Before crowdfunding became widely used, the idea that a visionary entrepreneur could launch a business with no funds, was unrealistic to say the least. Without a considerable deposit and a spotless credit score, aspiring young creatives with no prior business experience simply didn’t stand a chance compared to veteran competitors who had all the resources. The launch of the first crowdfunding platforms (ArtistShare in 2003, IndieGoGo in 2008 and Kickstarter in 2009) completely changed the status quo, empowering entrepreneurs to gain funding and compete with the big companies.
All of a sudden, regular individuals found a way to put in practice brilliant ideas and launch products that the market wanted.
Now, it seems that funding is undergoing another major transformation thanks to the mainstream traction of Blockchain. On the surface, Blockchain is the technology that makes cryptocurrencies such as Bitcoin possible.
However, Blockchain is much more than that.
This disruptive technology has already begun to make an impact on all fields, including funding, creating even more opportunities for businesses. A new ecosystem is emerging, one where regular individuals who have great ideas can not only find funding, but also choose a type of funding that matches their needs.
If starting a crowdfunding campaign used to be the only option, now entrepreneurs can also compare it with the ICO alternative and choose the best fundraising option for them.
Blockchain offers more opportunities for tech startups
One of the main differences between Blockchain and traditional funding platform is that each is starting to distinguish its own target audience.
On the one hand, platforms such as Kickstarter remain a good source of funding for people who need enough money to manufacture and launch a product such as a boardgame or a book. On the other hand, ICOs are growing in popularity among tech entrepreneurs, so if you have a business model revolving around Blockchain applications in healthcare, finance or human resources, this fundraising option might be better suited.
Rewards for investors
Both Blockchain and crowdfunding platforms function on the idea that contributors should receive some kind of reward from the founder as a token of appreciation. However, each option works with different types of rewards:
- On crowdfunding platforms, rewards tend to be simpler and more symbolic. For example, people who are raising money to publish a book will send contributors a signed copy, or if they’re working on a boardgame, they will send the deluxe collector’s edition. Other options include custom T-shirts, keychains and other branded accessories.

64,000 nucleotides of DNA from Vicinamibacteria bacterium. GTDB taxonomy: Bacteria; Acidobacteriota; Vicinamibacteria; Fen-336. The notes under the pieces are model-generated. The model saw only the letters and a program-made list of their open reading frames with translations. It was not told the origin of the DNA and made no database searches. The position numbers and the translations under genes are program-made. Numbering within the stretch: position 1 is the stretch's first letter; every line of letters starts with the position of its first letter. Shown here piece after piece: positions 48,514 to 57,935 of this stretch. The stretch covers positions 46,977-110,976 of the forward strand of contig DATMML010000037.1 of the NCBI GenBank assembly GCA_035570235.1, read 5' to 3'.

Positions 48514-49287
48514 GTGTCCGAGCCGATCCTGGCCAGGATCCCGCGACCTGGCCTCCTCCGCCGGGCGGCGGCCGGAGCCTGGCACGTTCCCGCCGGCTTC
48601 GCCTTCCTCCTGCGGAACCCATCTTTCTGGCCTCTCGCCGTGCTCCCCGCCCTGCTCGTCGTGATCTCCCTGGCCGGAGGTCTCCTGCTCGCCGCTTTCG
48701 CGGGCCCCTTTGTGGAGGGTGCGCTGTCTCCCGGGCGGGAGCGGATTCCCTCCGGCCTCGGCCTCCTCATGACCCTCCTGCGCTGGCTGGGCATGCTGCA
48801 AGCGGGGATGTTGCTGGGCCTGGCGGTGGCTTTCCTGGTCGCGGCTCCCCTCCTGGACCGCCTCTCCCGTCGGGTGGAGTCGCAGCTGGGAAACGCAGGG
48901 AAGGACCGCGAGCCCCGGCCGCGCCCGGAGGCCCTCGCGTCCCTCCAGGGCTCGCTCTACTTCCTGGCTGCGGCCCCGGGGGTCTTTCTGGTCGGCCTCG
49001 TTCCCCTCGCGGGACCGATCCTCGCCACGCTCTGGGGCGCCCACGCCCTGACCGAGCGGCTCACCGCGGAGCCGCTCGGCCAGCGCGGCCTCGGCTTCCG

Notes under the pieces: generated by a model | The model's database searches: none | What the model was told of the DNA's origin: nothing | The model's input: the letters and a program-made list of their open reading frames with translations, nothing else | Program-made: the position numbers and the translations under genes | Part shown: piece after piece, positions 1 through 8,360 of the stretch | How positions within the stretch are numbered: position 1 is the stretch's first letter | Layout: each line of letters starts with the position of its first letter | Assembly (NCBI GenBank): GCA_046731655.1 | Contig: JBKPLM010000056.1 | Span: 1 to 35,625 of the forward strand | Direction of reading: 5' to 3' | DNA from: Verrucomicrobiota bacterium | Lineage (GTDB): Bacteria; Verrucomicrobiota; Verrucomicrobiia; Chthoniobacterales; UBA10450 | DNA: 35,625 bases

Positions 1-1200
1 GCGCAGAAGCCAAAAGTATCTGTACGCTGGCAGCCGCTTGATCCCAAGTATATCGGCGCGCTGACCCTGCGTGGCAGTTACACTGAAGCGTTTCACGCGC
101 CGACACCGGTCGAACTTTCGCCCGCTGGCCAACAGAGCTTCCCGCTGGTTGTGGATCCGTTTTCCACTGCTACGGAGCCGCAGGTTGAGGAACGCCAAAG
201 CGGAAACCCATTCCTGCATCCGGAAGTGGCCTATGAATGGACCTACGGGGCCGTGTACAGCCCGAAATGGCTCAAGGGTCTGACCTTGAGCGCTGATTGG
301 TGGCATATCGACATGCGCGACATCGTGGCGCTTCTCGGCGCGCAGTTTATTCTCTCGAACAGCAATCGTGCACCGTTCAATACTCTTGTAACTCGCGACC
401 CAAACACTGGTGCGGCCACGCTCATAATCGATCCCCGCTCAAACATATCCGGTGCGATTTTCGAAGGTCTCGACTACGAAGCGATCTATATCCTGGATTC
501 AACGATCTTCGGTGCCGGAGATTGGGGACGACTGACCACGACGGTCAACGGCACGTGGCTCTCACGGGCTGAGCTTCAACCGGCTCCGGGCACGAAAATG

- People who fund ICOs receive security tokens as a reward for their contribution, tokens which they can later use to pay for the services of the ICO. If it becomes successful, tokens are a way of investing and could bring them profit.
Accessibility and promotion
The more investors you manage to find for your business idea, the better. From an accessibility point of view, the mainstream popularity of crowdfunding doesn’t always translate in widespread accessibility.
More often than not, crowdfunding platforms have geographical limitations. Some websites only accept donations from specific countries or are only open to users from specific countries. For example, Kickstarter, one of the most popular crowdfunding platforms, is aimed only at US residents. Without a US address and a credit card issued in the US, users can’t start a fundraiser and this is a major limitation for people in other countries.
A recent study that delves into the dynamics of crowdfunding also reveals that, although crowdfunding platforms relax geographical barriers, the success of a project is still influenced by location. Thus, the founders of the most successful projects reside in areas that are in close proximity to venture capitalist hubs and in areas with a lot of creative talent, Florida being the most representative example.
Moreover, the legal status of crowdfunding varies around the world. The United States and Canada are the earliest adopters of crowdfunding and here it’s very common to see successful businesses starting out as crowdfunding projects. Other countries, such as New Zealand, Sweden, Kenya and the UK, have also implemented crowdfunding regulations.
However, in other countries, such as Romania and other states in Eastern Europe, crowdfunding has a vague legal status and entrepreneurs choose traditional funding methods for fear of taxes and fiscal complications.
On the other side, Blockchain is truly global. ICOs are accessible for everyone and there are no limitations. People from all over the world can invest and receive security tokens and, as an added benefit, ICOs get more coverage on the web and in social media. The ICO market is booming, but there still isn’t too much competition for businesses to fly under the radar. There is growing public interest in the disruptive power of ICOs, which means that they are more likely to be featured on tech, business and finance websites.
Even though from certain points of view Blockchain offers more streamlined fundraising opportunities than web-based platforms, the two aren’t necessarily direct competitors. On the contrary, entrepreneurs now have more options and can now choose the one that matches their business type and fundraising needs. However, one interesting consequence of this diversification is that banks and other traditional sources of funding have to keep up and offer friendlier, client-centered solutions.
Blockchain and crowdfunding are shaking things up in the finance world and some banks have even started using blockchain for their systems in an effort to catch up.